AdBlue supply breakthrough

The Federal Government has announced a deal with Incitec Pivot to manufacture urea in Australia.

HVIA Chief Executive Todd Hacking said the deal will guarantee supply for Australian AdBlue manufacturers and relieve pressure of road transport operators.

“It’s another amazing example of how we can onshore and solve problems by working together,” Mr Hacking said.

“Thank you to Prime Minister Scott Morrison and Ministers Dan Tehan and Angus Taylor for listening to industry and acting decisively.

Minister for Industry, Energy and Emissions Reduction Angus Taylor, with the AdBlue Taskforce, has struck an agreement with fertiliser manufacturer Incitec Pivot to secure local production of refined urea for the supply of diesel exhaust fluid (AdBlue).

Under the agreement, Incitec Pivot will rapidly design, trial and, on completion of successful tests, scale-up manufacturing of significant quantities of Technical Grade Granular Urea (TGU), a critical component of AdBlue. 

Incitec Pivot will supply quantities as needed by current suppliers. 

Minister Taylor said this announcement is a step in the right direction and provides the trucking industry with certainty.

“Australia currently has adequate stocks of AdBlue stock on hand, but this agreement with Incitec Pivot will enable domestic production of TGU or supply of an AdBlue product to domestic manufacturers to ensure current supply chain disruptions don’t impact on Australian businesses,” Minister Taylor said.

“The ramping up of production by Incitec Pivot will be done without impacting agricultural fertiliser supply to local farmers or disrupting local distribution chains for AdBlue.

“This agreement is another important part of the Government’s broader strategy to build supply chain resilience, which includes addressing shipping issues, ensuring local supplies of critical products and bolstering local manufacturing capability.”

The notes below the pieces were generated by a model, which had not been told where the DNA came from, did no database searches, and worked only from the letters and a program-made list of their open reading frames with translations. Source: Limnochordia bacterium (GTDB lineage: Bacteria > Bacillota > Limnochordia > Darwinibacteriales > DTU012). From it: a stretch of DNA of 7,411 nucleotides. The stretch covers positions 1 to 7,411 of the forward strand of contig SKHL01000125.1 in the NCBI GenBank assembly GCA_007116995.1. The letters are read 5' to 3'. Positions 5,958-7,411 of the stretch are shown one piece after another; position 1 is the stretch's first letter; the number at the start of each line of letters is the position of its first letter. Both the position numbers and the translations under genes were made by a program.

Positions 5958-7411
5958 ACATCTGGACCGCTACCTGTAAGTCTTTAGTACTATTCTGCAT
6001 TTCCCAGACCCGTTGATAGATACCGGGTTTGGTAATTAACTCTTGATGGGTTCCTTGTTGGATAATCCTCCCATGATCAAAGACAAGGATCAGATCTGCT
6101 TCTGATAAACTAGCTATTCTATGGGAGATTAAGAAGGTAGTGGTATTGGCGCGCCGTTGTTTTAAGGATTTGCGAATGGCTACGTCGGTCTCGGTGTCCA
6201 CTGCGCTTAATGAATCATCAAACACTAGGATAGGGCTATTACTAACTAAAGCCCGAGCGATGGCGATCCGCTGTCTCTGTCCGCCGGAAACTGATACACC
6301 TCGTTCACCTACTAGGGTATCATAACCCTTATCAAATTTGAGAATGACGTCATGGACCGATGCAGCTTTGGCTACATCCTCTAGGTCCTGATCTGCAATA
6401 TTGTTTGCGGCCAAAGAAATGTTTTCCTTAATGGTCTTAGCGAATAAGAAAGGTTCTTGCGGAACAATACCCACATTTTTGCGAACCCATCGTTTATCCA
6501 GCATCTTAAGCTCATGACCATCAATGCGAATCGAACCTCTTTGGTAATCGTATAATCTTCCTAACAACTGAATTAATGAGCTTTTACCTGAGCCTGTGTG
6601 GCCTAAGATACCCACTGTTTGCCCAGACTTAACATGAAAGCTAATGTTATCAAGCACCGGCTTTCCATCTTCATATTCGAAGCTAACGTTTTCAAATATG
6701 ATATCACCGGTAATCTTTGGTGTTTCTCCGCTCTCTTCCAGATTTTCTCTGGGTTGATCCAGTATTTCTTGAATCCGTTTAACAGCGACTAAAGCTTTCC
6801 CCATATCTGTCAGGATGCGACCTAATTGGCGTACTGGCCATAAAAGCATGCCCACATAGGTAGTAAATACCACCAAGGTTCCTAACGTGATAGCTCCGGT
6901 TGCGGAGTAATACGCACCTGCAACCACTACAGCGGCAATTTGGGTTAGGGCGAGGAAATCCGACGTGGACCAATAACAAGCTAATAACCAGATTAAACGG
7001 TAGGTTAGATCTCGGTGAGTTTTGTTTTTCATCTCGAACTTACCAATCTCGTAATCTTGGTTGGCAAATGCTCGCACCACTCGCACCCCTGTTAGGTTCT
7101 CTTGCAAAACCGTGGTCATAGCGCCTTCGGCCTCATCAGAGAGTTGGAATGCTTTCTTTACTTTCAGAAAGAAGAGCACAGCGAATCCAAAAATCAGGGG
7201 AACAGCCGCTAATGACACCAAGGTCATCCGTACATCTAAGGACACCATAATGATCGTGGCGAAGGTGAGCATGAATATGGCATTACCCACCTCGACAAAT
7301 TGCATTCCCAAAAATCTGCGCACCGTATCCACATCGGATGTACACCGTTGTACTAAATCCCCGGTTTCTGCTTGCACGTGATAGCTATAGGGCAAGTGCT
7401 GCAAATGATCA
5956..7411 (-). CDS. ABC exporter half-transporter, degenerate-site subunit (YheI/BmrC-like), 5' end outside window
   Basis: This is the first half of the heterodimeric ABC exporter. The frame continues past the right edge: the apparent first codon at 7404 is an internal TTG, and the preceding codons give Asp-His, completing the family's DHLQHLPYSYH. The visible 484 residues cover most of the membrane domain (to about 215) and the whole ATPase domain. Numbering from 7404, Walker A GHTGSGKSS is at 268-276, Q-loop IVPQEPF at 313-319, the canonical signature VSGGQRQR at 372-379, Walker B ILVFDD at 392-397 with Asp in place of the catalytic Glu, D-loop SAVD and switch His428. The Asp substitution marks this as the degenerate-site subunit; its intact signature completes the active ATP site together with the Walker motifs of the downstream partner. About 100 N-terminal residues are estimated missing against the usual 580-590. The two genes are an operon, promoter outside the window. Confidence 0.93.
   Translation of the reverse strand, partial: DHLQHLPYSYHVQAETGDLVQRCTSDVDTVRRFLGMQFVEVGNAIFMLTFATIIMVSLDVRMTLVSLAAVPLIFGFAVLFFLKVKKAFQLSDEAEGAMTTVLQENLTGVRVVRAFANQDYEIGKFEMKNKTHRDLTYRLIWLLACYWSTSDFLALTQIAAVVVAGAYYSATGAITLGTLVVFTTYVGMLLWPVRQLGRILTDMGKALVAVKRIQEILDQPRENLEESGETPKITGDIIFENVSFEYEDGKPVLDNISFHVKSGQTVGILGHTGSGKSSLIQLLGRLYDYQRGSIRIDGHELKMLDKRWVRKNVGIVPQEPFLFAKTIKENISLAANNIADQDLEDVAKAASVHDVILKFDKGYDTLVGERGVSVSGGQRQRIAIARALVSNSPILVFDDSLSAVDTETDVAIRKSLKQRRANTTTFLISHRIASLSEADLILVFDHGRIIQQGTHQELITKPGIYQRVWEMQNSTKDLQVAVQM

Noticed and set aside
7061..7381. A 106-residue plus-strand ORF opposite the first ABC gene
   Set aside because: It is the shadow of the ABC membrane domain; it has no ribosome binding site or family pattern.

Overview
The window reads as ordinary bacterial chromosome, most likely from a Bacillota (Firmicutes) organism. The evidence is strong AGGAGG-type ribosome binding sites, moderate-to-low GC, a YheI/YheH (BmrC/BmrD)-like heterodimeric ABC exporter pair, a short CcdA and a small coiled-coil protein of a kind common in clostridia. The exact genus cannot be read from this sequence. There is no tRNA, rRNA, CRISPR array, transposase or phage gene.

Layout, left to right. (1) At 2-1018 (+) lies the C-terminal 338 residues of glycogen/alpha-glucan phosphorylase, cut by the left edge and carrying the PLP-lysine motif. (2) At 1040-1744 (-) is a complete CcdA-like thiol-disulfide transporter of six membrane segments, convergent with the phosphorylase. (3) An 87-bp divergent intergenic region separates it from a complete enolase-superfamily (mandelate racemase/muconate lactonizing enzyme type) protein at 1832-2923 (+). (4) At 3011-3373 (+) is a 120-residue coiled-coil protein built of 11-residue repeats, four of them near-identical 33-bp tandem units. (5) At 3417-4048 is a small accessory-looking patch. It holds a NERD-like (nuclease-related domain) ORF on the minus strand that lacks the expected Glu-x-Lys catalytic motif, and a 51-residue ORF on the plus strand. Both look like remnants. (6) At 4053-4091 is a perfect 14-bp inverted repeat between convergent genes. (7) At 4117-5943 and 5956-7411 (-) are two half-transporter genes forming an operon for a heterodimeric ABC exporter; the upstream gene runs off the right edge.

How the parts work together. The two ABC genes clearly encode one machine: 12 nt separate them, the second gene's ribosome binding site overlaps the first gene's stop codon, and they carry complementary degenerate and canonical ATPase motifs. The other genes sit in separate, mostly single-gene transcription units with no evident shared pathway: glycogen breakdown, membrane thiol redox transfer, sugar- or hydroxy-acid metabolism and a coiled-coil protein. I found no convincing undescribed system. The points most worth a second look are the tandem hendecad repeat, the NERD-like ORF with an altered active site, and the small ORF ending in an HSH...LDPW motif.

Boosting our local capabilities will be complemented by the ongoing work to secure additional supplies from international sources, to ensure we are prepared for any contingency. 

Australia has acceped an offer from the Indonesian Government to provide 5,000 tonnes of refined urea in January – enough for an additional month’s worth of AdBlue.

Minister Tehan said Australia is leveraging strong relationships with international partners to open up new sources of supply to meet future needs for refined urea.  

“By working closely with our partners, we have been able to secure this critical supply for Australia,” Minister Tehan said.

“We will continue to strengthen our close relationships around the world to support and further Australia’s interests.“

The Government has been working with the manufacturers and the shipping companies to ensure shipments of urea and AdBlue already on their way to Australia get priority for loading and delivery.  

“Shipping companies have been helpful in prioritising the loading of a number of containers coming through Singapore to ensure that supplies arrive in Australia as soon as possible. I would like to thank those companies that have supported and offered support to this effort,” Minister Taylor said.

The AdBlue taskforce is led by James Fazzino, Chair of Manufacturing Australia and former CEO of Incitec Pivot, along with Andrew Liveris, former Chairman and CEO of The Dow Chemical Company and Director at Saudi Aramco, and Dr Cathy Foley, Australia’s Chief Scientist.

The Government has acknowledged industry concerns about high price of AdBlue in some areas.

A statement says “The Government understands that some pricing pressures may be normal in this situation, but expects suppliers to give customers a fair deal on AdBlue.”  

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